More research and evaluation will help identify which approaches to cultural responsiveness are most effective for improving mental health outcomes for children from CALD backgrounds, including how best to implement them. However, the frameworks, guides, training and research outlined in this resource can help services and practitioners implement culturally responsive best practice.


The authors would like to thank Prathiba Subramaniam, Clinical Practice Consultant for Cross-cultural Mental Health at Prathiba Therapy Services for guidance and support in producing this resource.


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Lau, W., Silove, D., Edwards, B., Forbes, D., Bryant, R., McFarlane, A., … O’Donnell, M. (2018). Adjustment of refugee children and adolescents in Australia: outcomes from wave three of the Building a New Life in Australia study. BMC Medicine16(1), 1–17.

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Mental Health in Multicultural Australia (MHiMA). (2014). Framework for Mental Health in Multicultural Australia: Workforce Implementation Guide: Key outcome areas. Macgregor, QLD: MHiMA.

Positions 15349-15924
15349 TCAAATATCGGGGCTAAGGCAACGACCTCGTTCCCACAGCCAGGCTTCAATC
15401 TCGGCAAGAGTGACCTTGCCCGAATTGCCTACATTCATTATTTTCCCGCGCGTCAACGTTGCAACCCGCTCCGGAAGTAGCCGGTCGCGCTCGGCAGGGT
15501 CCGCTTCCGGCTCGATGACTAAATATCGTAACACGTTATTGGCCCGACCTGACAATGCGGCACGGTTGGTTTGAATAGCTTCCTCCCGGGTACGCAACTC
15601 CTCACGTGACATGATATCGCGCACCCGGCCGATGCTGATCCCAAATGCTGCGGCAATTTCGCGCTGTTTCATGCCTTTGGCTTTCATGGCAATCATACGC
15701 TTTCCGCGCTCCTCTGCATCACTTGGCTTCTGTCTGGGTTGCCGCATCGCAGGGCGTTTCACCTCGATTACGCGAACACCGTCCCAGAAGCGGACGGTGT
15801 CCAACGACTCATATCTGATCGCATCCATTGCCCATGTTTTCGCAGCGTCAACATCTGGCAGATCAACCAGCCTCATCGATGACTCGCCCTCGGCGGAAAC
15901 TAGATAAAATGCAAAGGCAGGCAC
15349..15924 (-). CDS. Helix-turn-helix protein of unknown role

Nguyen, H. T., Connelly, L. B., Le, H. T., Mitrou, S., Taylor, C. L., & Zubrick, S. R. (2019). Sources of ethnicity differences in non-cognitive development in children and adolescents. Life Course Centre Working Paper Series, 2019-21. Brisbane, QLD: Institute for Social Science Research, The University of Queensland.

Queensland Transcultural Mental Health Centre Training (last updated 2021). Cultural considerations in Mental Health Assessment. Woolloongabba, QLD: Queensland Transcultural Mental health Centre.

Terhaag, S., Fitzsimons, E., Daraganova, G., & Patalay, P. (2021). Sex, ethnic and socioeconomic inequalities and trajectories in child and adolescent mental health in Australia and the UK: Findings from national prospective longitudinal studies. Journal of Child Psychology and Psychiatry, 62(10), 1255–1267.